Four structures show EF-G bound to the ribosome in early states of translocation (Fig. 1a). One of these classes contains clear density for GDP–Pi in the nucleotide-binding pocket of EF-G (Fig. 2c), showing the factor in the active GDP–Pi form bound to the PRE complex prior to SSU unlocking5. The ribosome is rotated and the tRNAs are found in H1 or H2 position, as in the state without EF-G bound (Fig. 1). In the lower resolution, H2–EF-G–GDP–Pi state, the nucleotide density would be compatible with either GTP or GDP–Pi (Supplementary Figure 1d). However, biochemical data showing that GTP has been hydrolyzed at this time point of cryo-EM preparation (Fig. 2a) and the overall structural similarity to the H1–EF-G–GDP–Pi complex suggests the presence of GDP–Pi, rather than GTP, also in the H2 state with EF-G. The present complex with EF-G–GDP–Pi differs dramatically from previously reported crystal structures of ribosome complexes with EF-G and non-hydrolyzable GTP analogs, GDPNP or GDPCP13,15,17 (Supplementary Fig. 3a). Non-hydrolyzable GTP analogs do not block translocation completely, but rather slow it down by switching the ribosome to an alternative slow-gear translocation pathway6,12. In the crystal structures with EF-G-GDPCP/GDPNP, the ribosomes move into a POST state, with tRNAs in the P and E sites on the SSU or without tRNAs13,15,17. Accordingly, also the position of EF-G (Supplementary Fig. 3a) and the global ribosome conformations in these POST states are substantially different from our PRE–EF-G–GDP–Pi states, which present early translocation intermediates after EF-G engagement but before the tRNAs have moved.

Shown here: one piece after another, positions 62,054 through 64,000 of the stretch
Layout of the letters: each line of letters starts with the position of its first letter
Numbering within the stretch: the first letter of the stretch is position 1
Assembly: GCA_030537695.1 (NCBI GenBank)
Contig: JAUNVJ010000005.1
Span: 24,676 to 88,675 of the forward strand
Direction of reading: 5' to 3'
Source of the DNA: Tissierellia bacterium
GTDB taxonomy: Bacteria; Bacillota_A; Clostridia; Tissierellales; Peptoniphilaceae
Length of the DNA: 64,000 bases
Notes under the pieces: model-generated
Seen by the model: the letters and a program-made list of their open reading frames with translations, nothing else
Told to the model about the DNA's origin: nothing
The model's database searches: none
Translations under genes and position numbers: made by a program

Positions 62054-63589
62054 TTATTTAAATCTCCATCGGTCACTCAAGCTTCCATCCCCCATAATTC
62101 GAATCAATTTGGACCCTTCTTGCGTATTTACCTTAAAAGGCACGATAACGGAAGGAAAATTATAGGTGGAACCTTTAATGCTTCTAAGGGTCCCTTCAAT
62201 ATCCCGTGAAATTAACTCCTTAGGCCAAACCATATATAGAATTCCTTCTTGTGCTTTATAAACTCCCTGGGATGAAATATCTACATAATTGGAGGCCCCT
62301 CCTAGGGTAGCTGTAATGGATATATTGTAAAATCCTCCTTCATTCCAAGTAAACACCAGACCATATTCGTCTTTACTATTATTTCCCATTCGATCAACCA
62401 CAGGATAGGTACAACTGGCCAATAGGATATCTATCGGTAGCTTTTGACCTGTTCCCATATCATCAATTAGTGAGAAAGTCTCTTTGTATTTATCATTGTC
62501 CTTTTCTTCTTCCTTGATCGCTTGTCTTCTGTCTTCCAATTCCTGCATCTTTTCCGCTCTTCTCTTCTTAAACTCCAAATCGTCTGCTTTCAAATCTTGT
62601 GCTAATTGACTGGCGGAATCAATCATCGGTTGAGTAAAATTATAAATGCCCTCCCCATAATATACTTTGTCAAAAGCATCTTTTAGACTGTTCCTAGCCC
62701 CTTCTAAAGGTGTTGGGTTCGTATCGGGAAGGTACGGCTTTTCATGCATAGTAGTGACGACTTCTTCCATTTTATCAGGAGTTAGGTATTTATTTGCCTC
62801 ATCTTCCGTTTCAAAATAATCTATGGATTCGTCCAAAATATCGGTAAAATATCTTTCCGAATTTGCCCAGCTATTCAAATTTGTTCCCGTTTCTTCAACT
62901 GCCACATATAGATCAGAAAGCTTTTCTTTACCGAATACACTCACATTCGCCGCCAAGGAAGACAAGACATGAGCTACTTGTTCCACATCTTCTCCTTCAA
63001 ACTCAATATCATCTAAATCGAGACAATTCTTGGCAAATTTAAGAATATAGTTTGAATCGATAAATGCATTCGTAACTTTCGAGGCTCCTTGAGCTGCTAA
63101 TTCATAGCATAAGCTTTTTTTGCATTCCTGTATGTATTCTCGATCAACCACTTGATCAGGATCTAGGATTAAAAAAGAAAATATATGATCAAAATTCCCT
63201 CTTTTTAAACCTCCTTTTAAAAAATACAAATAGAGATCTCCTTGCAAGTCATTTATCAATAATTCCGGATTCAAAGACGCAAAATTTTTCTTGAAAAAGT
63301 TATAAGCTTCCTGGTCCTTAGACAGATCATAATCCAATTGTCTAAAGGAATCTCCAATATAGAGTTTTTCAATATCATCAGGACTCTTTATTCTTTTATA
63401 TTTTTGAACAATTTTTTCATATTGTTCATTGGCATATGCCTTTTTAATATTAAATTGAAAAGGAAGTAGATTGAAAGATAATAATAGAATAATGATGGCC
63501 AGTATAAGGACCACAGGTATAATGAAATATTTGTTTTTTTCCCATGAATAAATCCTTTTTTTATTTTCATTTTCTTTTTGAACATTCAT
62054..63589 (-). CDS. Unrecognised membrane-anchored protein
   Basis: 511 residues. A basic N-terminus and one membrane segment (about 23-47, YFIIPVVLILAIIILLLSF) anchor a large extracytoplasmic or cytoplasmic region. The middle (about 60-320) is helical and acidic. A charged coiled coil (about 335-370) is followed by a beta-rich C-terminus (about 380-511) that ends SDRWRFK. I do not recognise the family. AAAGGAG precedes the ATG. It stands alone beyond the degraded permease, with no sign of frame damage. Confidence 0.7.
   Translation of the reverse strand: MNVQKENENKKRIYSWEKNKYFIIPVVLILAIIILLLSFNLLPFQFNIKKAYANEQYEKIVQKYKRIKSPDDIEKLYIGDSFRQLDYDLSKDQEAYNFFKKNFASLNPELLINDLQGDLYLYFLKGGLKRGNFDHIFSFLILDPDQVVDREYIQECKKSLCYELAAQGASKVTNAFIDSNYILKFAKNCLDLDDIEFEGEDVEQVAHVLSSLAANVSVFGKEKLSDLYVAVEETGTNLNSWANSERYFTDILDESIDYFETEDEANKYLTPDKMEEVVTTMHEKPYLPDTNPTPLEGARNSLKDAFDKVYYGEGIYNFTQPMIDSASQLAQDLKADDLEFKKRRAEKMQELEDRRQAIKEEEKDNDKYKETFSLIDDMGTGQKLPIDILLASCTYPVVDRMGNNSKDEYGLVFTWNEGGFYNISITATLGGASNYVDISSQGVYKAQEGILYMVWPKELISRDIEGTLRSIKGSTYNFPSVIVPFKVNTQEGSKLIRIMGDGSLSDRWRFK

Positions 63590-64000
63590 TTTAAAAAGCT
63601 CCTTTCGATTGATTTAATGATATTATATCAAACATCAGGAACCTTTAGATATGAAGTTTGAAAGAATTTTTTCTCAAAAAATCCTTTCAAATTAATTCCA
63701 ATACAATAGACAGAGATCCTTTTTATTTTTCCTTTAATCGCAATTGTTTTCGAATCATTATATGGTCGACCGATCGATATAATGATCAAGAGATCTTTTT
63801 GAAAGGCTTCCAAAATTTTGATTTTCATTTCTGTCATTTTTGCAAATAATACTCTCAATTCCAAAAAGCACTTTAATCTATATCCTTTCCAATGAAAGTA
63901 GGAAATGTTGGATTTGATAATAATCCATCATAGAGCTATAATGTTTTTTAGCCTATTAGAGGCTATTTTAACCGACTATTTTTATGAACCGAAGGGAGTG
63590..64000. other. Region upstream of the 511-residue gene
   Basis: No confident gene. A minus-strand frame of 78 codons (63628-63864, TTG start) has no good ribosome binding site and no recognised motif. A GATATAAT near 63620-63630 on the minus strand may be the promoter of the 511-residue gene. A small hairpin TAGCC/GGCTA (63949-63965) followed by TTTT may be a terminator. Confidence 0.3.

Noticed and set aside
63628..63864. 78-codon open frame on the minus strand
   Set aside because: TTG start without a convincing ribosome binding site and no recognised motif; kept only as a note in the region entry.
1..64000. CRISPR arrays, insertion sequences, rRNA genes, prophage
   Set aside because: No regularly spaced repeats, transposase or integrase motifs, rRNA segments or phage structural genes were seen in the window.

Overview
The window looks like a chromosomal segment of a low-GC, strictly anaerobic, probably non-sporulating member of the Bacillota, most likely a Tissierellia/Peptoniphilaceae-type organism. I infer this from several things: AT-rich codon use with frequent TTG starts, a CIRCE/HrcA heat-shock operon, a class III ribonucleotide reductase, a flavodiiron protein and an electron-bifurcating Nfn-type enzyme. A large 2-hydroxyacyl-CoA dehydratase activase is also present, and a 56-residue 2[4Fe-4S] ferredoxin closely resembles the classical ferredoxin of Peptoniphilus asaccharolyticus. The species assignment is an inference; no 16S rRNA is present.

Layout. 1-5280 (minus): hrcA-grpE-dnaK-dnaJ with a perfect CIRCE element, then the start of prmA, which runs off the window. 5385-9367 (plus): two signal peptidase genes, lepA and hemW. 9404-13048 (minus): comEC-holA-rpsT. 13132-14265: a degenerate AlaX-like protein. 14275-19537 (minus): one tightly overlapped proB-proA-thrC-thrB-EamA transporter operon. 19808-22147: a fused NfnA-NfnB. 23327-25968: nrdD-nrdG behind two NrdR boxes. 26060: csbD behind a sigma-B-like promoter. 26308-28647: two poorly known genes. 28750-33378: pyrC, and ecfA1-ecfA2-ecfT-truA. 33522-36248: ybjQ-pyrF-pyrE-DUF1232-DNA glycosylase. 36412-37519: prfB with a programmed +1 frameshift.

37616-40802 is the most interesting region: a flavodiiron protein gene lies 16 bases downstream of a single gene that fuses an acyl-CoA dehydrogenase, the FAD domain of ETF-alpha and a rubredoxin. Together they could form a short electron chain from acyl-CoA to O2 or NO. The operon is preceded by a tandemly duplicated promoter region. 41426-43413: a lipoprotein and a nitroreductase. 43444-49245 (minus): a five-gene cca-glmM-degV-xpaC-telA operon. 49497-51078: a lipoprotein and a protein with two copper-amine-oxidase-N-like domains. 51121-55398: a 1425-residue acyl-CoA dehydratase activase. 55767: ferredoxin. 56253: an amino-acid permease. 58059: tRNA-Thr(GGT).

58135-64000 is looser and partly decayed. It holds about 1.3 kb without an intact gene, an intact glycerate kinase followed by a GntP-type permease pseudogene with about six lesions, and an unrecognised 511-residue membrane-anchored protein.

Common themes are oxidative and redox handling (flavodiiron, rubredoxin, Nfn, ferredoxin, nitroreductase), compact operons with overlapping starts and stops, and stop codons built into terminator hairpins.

Another two classes depict EF-G in the GDP-bound form with the tRNAs moved to the chimeric (CHI), or ap/P and pe/E states14,20, with the tRNA anticodons remaining bound to the A- and P-site elements on the SSU head domain, but displaced to the P- and E-site positions on the SSU body14,20. Depending on the exact position of EF-G, the complexes are classified as CHI1 or CHI2 (Fig. 1a). Notably, we did not identify particles with EF-G in the GDP–Pi form and tRNAs in CHI states, consistent with the notion that Pi release and the onset of tRNA translocation are coupled5. However, we found a minor population of H1 complexes with EF-G in the GDP form, which represents ribosomes on which GTP hydrolysis and Pi release did not result in tRNA movement (Supplementary Fig. 4). The main function of EF-G is to unlock translocation on the SSU, the major energy barrier on the translocation pathway. Unlocking occurs after GTP hydrolysis upon Pi release by EF-G5 and movement into the CHI state14,20. Thus, the present PRE–EF-G–GDP–Pi and the CHI–EF-G–GDP structures represent key intermediates at the onset of translocation that show how the chemical energy from GTP hydrolysis and Pi release translates into the forward movement of the mRNA–tRNA complex.
EF-G in the active GDP–Pi state prior to translocation
The binding of EF-G and GTP hydrolysis facilitates rotation of the ribosomal subunits and the concomitant tRNA movement from C to H9,25,26,27 (Fig. 1b, c). The ratio of H1 to H2 on rotated ribosomes is independent of EF-G (Supplementary Fig. 1b), indicating that factor binding or GTP hydrolysis do not affect the tRNA dynamics on the LSU. In the nucleotide-binding pocket of EF-G, GTP coordination is similar to that in other EF-G structures with GTP analogs13,15,17 (Fig. 3 and Supplementary Fig. 3a); a shift in the position of Pi compared to the γ-phosphate is consistent with the trajectory of the hydrolysis reaction. However, the structure of the key GTP sensor, the switch 1 region (sw1, residues 32–65), which is partially unfolded in other EF-G structures13,15,17, is fully compacted in the EF-G–GDP–Pi complex (Fig. 3 and Supplementary Fig. 3b). The N-terminal part of sw1 adopts a compact fold that was not observed before, whereas the C-terminal part forms a short α-helix, as in posttranslocation complexes (POST) with GTP analogs13,15,17 (Supplementary Fig. 3c). Importantly, the compact sw1 forms a connection between SSU and LSU, which appears to stabilize the intersubunit rotation.